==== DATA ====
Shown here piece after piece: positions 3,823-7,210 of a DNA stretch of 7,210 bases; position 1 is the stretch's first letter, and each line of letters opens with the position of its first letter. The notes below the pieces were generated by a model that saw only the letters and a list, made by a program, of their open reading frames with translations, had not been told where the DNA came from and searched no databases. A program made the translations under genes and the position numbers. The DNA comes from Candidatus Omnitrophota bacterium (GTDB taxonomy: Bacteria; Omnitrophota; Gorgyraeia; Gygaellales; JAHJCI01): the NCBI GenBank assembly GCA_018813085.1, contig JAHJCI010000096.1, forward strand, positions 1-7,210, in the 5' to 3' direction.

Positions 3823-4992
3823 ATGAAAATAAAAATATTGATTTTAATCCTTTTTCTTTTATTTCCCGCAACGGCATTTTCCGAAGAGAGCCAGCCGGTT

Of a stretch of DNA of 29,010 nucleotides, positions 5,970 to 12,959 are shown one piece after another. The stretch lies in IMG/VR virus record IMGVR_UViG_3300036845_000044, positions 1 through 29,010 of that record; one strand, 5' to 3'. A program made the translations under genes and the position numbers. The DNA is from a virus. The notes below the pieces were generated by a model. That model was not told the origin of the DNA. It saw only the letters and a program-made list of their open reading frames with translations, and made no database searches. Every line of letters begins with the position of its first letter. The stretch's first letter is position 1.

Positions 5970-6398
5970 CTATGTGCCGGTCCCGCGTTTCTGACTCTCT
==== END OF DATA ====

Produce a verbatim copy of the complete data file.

Shown here piece after piece: positions 3,823-7,210 of a DNA stretch of 7,210 bases; position 1 is the stretch's first letter, and each line of letters opens with the position of its first letter. The notes below the pieces were generated by a model that saw only the letters and a list, made by a program, of their open reading frames with translations, had not been told where the DNA came from and searched no databases. A program made the translations under genes and the position numbers. The DNA comes from Candidatus Omnitrophota bacterium (GTDB taxonomy: Bacteria; Omnitrophota; Gorgyraeia; Gygaellales; JAHJCI01): the NCBI GenBank assembly GCA_018813085.1, contig JAHJCI010000096.1, forward strand, positions 1-7,210, in the 5' to 3' direction.

Positions 3823-4992
3823 ATGAAAATAAAAATATTGATTTTAATCCTTTTTCTTTTATTTCCCGCAACGGCATTTTCCGAAGAGAGCCAGCCGGTT

Of a stretch of DNA of 29,010 nucleotides, positions 5,970 to 12,959 are shown one piece after another. The stretch lies in IMG/VR virus record IMGVR_UViG_3300036845_000044, positions 1 through 29,010 of that record; one strand, 5' to 3'. A program made the translations under genes and the position numbers. The DNA is from a virus. The notes below the pieces were generated by a model. That model was not told the origin of the DNA. It saw only the letters and a program-made list of their open reading frames with translations, and made no database searches. Every line of letters begins with the position of its first letter. The stretch's first letter is position 1.

Positions 5970-6398
5970 CTATGTGCCGGTCCCGCGTTTCTGACTCTCT